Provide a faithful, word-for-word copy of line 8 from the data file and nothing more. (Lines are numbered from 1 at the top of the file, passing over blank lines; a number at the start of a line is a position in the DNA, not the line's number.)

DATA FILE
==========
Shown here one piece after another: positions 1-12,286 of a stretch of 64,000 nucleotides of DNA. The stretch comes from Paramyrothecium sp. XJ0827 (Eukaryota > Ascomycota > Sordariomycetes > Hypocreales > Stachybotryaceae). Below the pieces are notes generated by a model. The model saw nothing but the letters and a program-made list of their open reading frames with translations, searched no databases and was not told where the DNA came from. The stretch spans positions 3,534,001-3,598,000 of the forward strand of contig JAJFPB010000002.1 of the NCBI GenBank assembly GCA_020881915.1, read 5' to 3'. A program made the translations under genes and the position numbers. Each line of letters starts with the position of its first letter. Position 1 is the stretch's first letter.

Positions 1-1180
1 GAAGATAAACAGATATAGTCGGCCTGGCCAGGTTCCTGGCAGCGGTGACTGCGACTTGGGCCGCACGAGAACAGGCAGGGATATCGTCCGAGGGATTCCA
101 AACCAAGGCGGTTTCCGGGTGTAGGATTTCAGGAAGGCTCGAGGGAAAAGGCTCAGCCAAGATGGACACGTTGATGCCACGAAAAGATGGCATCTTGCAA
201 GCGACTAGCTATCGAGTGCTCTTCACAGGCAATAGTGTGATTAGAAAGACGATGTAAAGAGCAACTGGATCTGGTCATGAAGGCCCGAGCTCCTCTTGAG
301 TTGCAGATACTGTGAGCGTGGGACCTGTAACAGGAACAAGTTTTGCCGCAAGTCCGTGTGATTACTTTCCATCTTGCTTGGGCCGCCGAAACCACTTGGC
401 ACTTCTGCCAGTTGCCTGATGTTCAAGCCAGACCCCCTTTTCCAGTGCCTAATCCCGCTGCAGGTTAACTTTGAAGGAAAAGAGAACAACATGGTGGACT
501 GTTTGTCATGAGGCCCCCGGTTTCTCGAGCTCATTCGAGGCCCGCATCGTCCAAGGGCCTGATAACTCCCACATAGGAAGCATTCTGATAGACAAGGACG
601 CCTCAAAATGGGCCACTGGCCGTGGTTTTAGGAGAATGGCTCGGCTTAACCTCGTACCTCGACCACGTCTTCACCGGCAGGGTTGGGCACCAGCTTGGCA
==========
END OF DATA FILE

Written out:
501 GTTTGTCATGAGGCCCCCGGTTTCTCGAGCTCATTCGAGGCCCGCATCGTCCAAGGGCCTGATAACTCCCACATAGGAAGCATTCTGATAGACAAGGACG